We are all aliens to ourselves, and if we have any sense of who we are, it is only because we live inside the eyes of others.

Paul Auster

Paul Auster

Profession: Author
Nationality: American

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I'm looking for oblivion, Doctor, not death. The drugs will put me to sleep, and as long as I'm unconscious, I won't have to think about what I'm doing. I'll be there, but I won't be there, and to the degree that I'm not there, I'll be protected.

It often happens that things are other than what they seem, and you can get yourself into trouble by jumping to conclusions.

To feel estranged from language is to lose your own body.

Still, I had a hunch about it, and if there's one thing I've learned in my long and stupid career as a man, it's the importance of listening to my hunches.

You see, the interesting thing about books, as opposed, say, to films, is that it's always just one person encountering the book, it's not an audience, it's one to one.

There it was: a full confession. Sherlock Holmes had done it again, and as I marveled at my devastating powers of deduction, I wished there had been two of me so I could have patted myself in the back.

Causality was no longer the hidden demiurge that ruled the universe: down was up, the last was the first, the end was the beginning. Heraclitus had been resurrected from his dung heap, and what he had to show us was the simplest of truths: reality was a yo-yo, change was the only constant.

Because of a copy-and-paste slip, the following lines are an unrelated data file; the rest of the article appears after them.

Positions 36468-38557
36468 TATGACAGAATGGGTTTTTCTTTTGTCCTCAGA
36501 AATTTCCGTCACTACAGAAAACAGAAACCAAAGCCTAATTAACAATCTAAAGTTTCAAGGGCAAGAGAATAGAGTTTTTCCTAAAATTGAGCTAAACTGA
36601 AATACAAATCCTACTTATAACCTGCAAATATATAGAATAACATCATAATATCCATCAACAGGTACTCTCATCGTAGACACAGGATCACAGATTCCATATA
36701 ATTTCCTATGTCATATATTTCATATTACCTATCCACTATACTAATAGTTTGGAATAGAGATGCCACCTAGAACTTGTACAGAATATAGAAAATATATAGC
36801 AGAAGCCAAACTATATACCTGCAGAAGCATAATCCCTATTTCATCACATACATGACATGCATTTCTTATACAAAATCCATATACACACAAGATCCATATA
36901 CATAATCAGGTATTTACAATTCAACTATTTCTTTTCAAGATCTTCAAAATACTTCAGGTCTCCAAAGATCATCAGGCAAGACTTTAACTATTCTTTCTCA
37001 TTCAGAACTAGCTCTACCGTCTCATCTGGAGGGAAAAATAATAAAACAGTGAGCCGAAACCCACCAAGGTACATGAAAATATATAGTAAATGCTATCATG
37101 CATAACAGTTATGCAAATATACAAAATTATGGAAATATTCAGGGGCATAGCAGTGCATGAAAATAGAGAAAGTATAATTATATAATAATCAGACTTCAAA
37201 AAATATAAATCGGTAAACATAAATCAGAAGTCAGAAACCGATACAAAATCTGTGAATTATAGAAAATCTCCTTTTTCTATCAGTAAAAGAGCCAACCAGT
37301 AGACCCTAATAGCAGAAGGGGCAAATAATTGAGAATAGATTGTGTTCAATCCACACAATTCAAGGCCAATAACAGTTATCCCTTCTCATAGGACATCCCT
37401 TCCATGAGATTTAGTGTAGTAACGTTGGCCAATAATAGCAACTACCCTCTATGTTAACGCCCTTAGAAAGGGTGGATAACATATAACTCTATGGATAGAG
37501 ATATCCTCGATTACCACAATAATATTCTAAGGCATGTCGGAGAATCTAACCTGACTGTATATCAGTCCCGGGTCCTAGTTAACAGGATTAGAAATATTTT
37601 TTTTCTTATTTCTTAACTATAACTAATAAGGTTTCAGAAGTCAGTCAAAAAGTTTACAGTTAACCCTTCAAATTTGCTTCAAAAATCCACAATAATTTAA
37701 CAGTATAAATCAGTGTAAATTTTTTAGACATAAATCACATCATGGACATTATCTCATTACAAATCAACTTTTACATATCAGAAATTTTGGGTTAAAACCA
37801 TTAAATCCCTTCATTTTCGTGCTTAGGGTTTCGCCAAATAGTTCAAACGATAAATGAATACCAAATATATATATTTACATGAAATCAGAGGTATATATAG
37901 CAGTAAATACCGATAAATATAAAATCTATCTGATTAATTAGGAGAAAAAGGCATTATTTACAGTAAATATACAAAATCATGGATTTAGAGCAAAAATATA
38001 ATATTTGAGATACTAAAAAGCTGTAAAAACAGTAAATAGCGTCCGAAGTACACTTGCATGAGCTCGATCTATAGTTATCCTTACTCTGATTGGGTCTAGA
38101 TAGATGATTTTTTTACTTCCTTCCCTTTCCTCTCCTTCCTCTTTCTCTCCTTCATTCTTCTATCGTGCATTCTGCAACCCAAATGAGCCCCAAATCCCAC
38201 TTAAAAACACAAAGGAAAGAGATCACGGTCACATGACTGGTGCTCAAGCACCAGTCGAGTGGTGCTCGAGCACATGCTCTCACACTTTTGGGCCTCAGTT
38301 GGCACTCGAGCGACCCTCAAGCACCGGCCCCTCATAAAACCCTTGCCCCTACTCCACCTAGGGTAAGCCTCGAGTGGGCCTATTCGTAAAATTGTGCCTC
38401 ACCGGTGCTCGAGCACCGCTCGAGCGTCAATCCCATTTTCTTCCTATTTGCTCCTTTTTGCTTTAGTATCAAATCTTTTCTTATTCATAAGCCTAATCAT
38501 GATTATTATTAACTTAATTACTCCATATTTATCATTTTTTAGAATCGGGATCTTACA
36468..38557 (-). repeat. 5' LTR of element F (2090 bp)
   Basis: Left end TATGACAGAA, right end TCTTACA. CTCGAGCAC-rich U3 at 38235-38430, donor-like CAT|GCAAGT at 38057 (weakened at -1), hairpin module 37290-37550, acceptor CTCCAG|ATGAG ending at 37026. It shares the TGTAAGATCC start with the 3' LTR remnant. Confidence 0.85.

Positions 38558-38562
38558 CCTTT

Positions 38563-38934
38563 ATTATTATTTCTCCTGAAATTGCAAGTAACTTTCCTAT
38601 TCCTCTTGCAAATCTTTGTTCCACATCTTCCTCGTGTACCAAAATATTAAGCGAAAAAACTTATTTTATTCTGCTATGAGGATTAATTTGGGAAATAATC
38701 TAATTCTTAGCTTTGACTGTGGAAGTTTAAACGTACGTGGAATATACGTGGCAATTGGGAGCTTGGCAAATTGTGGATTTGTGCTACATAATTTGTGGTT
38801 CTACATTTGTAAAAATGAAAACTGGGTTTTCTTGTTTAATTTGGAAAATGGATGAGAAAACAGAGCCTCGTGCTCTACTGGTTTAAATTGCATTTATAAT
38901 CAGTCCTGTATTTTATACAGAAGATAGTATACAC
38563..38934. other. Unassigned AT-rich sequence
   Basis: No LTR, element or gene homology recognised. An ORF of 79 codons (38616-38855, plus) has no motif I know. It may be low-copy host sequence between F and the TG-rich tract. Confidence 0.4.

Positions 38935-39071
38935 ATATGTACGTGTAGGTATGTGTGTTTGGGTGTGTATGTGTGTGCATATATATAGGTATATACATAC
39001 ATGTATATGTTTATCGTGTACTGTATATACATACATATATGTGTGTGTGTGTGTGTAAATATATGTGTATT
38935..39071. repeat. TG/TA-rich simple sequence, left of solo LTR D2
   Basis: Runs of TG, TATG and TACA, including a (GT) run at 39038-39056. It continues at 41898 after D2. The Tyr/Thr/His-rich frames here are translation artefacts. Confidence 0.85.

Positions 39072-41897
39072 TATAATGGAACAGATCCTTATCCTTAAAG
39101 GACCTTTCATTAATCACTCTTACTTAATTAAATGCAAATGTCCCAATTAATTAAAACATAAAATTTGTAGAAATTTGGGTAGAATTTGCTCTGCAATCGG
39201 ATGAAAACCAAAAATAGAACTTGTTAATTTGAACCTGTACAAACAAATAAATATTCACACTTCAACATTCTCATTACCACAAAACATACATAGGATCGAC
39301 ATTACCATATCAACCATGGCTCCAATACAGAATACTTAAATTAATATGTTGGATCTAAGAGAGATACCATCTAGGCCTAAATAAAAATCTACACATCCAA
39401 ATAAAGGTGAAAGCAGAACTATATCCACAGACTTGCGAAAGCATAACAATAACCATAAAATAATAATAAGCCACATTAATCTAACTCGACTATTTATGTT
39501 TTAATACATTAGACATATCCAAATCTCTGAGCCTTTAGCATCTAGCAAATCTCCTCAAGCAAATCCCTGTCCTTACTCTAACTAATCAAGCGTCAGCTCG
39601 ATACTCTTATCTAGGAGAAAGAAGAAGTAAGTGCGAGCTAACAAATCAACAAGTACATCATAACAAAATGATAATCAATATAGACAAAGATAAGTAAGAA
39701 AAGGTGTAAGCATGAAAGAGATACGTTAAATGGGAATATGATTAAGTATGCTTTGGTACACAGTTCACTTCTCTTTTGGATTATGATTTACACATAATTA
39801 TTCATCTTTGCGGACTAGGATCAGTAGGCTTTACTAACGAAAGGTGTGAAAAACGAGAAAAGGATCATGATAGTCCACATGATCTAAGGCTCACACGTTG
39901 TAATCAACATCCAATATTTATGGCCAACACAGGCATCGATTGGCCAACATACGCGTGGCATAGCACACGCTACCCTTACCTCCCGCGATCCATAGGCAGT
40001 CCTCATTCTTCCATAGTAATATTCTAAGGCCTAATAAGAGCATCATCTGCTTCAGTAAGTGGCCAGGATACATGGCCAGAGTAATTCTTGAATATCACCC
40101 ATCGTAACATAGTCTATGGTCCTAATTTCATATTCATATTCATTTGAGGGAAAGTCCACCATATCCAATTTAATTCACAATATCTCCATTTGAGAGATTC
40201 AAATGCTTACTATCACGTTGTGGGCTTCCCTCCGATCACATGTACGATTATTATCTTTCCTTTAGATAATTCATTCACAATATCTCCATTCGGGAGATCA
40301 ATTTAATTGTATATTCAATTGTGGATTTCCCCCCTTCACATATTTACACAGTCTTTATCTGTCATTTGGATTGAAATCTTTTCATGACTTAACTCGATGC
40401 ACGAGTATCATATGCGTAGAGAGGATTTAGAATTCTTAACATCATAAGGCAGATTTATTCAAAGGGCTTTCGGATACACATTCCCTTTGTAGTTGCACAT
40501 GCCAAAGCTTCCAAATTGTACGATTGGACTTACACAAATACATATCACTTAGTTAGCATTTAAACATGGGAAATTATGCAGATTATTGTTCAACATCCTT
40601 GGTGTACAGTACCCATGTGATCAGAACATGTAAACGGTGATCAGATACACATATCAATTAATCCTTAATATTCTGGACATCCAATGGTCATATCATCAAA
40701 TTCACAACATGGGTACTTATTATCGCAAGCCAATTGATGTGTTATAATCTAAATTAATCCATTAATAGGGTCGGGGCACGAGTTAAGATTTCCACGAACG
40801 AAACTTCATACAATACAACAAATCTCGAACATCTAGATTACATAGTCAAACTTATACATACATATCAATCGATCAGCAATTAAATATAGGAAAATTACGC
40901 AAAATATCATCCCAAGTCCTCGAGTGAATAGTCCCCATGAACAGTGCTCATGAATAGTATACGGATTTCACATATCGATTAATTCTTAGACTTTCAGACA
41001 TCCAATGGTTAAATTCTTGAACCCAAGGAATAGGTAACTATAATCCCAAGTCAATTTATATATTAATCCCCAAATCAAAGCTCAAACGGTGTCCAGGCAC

Without him, we are nothing, but the paradox is that we, the figments of another mind, will outlive the mind that made us, for once we are thrown into the world, we continue to exist forever, and our stories go on being told, even after we are dead.

When a person is lucky enough to live inside a story, to live inside an imaginary world, the pains of this world disappear. For as long as the story goes on, reality no longer exists.

A dream, a wild dream of removing ourselves from the cares and sorrows of this miserable world and creating a world of our own. A long shot, yes, but who's to say it can't happen?

The world was full of holes, tiny apertures of meaninglessness, microscopic rifts that the mind could walk through, and once you were on the other side of one of those holes, you were free of yourself, free of your life free of your death, free of everything that belonged to you.

You think it will never happen to you, that it cannot happen to you, that you are the only person in the world to whom none of these things will ever happen, and then, one by one, they all begin to happen to you, in the same way they happen to everyone else.

And just then, in one of those unbidden flashes of insight, it occurred to him that nothing was meaningless, that everything in the world was connected to everything else.

I don't think of myself as a metafictional writer at all. I think of myself as a classic writer, a realist writer, who tends to have flights of fancy at times, but nevertheless, my feet are mostly on the ground.